In the second part of a series on 'How your rates are spent', the Herald finds water bills and a new targeted rate are going towards some huge projects and community initiatives to improve the quality of Auckland's beaches and waterways.
The first thing to know about water is you do not pay rates to turn on the tap and flush the loo.
Most water used by households and businesses in Auckland is based on user-pays charges set by council-owned Watercare, whose job it is to provide high-quality drinking water and take it away for treatment at one of the city's wastewater plants.
The exception to this rule is people in rural parts of the Super City and the islands of the Hauraki Gulf who rely on water tanks.
The only water paid through rates are for stormwater services, like the just completed $25 million Oakley Creek restoration project in West Auckland which has turned a neglected concrete channel into a scenic waterway with native plantings, walkways, cycleways and playgrounds along its banks.
Watercare chief executive Raveen Jaduram is overseeing $5 billion of new projects over the next 10 years under legislation that says water and wastewater prices must be kept to a minimum and the council-controlled organisation cannot make a profit.
Last year, the average monthly household bill for water and wastewater was $81.
Stormwater is provided by the council's Healthy Waters division and funded from rates. From last year, it was topped up with a water-quality targeted rate introduced by Mayor Phil Goff in last year's rates to speed up work cleaning up the city's beaches and waterways. The targeted rate is based on property values and costs about $66 a year for the average household.
On many projects, Watercare and Healthy Waters work together and share costs.
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Jaduram said the past year has seen good progress on a number of projects, not least signing a contract for the $1.2b Central Interceptor project, a giant underground pipeline the height of a giraffe.
Dubbed the "CI", it is the answer to decades of sewage spewing from old pipes every time it rains. It is being built from Western Springs to the Māngere wastewater treatment plant 13km away.
Last year saw the completion of a $141m upgrade of the Māngere wastewater treatment plant to remove nitrogen from the wastewater stream and add capacity for 250,000 more residents.
Water bills also contributed $18m towards a new $105m wastewater plant at Pukekohe, completion of the $35m wastewater treatment plant at Army Bay on the Whangaparaoa Peninsula and improvements to the water supply in the Hunua Ranges.
When it comes to running costs, Jaduram said about a third goes to office costs such as salaries and property leases, 36 per cent to putting aside money to replace assets and the balance to interest on loans and finance.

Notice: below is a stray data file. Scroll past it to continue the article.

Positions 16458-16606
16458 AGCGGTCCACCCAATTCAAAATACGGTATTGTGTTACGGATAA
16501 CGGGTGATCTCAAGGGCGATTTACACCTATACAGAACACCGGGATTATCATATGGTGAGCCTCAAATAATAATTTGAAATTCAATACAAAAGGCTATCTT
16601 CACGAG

After decades of under-investment in the city's stormwater system, Healthy Waters general manager Craig McIlroy is delighted to receive extra money from the targeted rate to fund five key projects worth $452m over 10 years.
Starting with $15m from the targeted rate in year one, McIlroy said Healthy Waters was able to spend $20m with money going towards bringing forward a stormwater outfall at Daldy St to reduce overflows into Wynyard Basin ahead of the 2021 America's Cup and a new stormwater tunnel for St Marys Bay.
Last year saw the installation of a stormwater tunnel under the lakes at the Chelsea sugar refinery and several flood-prevention projects, such as the Sunnynook Park dry pond upgrade, which improved pedestrian and cycling access.
Healthy Waters responded to more than 5700 requests to maintain the stormwater network and prevent flooding, such as clearing drains.
McIlroy's team have also overseen the Safeswim programme, the council's real-time water-quality programme during summer and a "safe networks" programme where there are known water-quality issues.
In the past year there has been a major exercise in Takapuna between Healthy Waters and Watercare to try and sort out the northern end of the beach where the water quality is worse than the southern end.
"We have had a massive programme of what I call forensic examination. Every pipe has been dye tested, we have done CCTV, we have picked up some obvious problems that have been fixed and we are about to go through a new round of testing to see how successful we have been," McIlroy said.
Like a lot of water issues in Auckland, he said, it will be an ongoing mission to investigate and maintain the network, saying there is no silver bullet to suddenly fix the problems at Takapuna beach.
The work of local communities and better data collection from Safeswim also saw warning signs come down last summer at four beaches in the Manukau Harbour - Armour Bay, Tamanu East, Clarks Beach and Weymouth Beach.
The beaches are now considered low risk for most of the time, with high-risk periods only around some rainfall events.
"To have healthy beaches you have got to have healthy networks and healthy streams ... if you don't, contamination can find its way to the beach," McIlroy said.
HOW YOUR RATES ARE SPENT - THE SERIES:
• Today: Transport
• Tuesday: Water
• Wednesday: Parks
• Thursday: Economic and cultural development
• Friday: Environment and governance